"Čeká na mne Žofie."

Translation:Žofie is waiting for me.

September 18, 2017



I know word order is more free in Czech compared to English, but I still feel it is weird to put Zofie at the end of the sentence. Is this normal, or would you use it in some circumstances?

September 18, 2017


I'd say this is the most appropriate translation.

You usually place the information you want to stress at the end of the sentence.

Čeká na mě/mne Žofie. = 'ŽOFIE is waiting for me.'


Žofie na mě/mne čeká. = 'Žofie IS WAITING for me.'


Žofie čeká na mě/mne. = 'Žofie is waiting FOR ME.'

September 18, 2017


Great explanation. Here's a lingot.

September 27, 2018


endless_sleeper - Other Czech friends have told me that the word you want to stress can be either at the end of the sentence OR the beginning. Can you comment please?

June 21, 2019


Yes, but if it is the first, you have to Mark it very strong intonation. And that can be done also to words in other positions, it is just not that common.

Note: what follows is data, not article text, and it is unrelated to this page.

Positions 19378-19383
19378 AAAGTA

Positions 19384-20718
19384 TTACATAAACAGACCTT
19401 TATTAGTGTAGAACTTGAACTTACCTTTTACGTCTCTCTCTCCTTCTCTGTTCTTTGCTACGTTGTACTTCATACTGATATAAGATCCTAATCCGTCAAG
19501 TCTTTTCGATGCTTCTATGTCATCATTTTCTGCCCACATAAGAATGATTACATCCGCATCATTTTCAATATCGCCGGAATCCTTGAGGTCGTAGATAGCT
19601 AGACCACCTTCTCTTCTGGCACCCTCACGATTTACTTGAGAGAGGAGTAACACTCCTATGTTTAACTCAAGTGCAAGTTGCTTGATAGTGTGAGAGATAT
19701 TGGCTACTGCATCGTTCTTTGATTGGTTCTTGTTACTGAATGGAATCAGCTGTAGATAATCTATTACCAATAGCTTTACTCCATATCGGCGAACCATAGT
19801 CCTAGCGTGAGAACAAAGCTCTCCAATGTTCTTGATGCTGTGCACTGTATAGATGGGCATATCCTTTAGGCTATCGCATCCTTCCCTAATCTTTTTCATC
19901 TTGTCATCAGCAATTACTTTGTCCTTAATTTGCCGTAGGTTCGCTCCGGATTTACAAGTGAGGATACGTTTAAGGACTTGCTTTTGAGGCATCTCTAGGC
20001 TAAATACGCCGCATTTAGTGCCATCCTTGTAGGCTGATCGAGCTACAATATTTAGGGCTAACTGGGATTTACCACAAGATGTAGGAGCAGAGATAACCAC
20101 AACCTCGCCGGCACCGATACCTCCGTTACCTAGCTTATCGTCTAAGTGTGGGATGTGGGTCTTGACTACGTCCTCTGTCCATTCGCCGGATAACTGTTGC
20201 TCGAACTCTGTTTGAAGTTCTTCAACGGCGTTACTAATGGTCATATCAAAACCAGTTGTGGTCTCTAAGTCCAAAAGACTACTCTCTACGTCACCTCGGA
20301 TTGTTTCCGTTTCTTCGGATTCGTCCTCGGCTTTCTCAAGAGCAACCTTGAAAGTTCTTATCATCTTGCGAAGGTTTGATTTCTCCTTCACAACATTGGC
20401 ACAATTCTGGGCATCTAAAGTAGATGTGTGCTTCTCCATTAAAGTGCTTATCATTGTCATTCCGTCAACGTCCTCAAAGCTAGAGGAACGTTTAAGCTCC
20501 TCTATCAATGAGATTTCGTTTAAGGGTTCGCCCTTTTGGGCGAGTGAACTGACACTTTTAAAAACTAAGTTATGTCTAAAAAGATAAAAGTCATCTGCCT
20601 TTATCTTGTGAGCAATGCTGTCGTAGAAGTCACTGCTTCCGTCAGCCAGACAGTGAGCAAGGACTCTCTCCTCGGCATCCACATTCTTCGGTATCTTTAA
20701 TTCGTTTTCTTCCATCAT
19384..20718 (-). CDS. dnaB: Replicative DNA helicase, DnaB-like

June 22, 2019


For me this was a Type What You Hear question. My response was "Čeká na mě Žofie," which was deemed incorrect. The Tips Notes section seems to suggest that "mne" and "mě" are equivalent. If they are, my response should be accepted. If they're not, when should one be used instead of the other? Thanks!

I just got to this one again in a practice session, and I definitely heard "mne" this time around. Question cancelled, and lesson learned!

November 27, 2017


Is there a difference between “Mne” and “Me” or can they be used interchangeably?

September 4, 2018


'Mne' is a bit more formal than 'mě'.

September 5, 2018


Isn't mne a bit bookish in Genetiv?

October 2, 2017


You're right. We prefer using "mě"; "mne" is not bookish, but it is viewed to be a little more formal and used especially in writing.


(psaný jazyk = written language; mluvený jazyk = spoken language)

October 17, 2017


We also say in AE, "Frantisek is waiting on me"

July 16, 2019


It is quite dialectal/colloquial, but we added it elsewhere and I have added it here.

July 16, 2019


Is this personal pronoun in akuzativ?

July 13, 2018


Yes, here "čekat" takes the preposition "na" followed by a noun/pronoun in the accusative.

July 14, 2018
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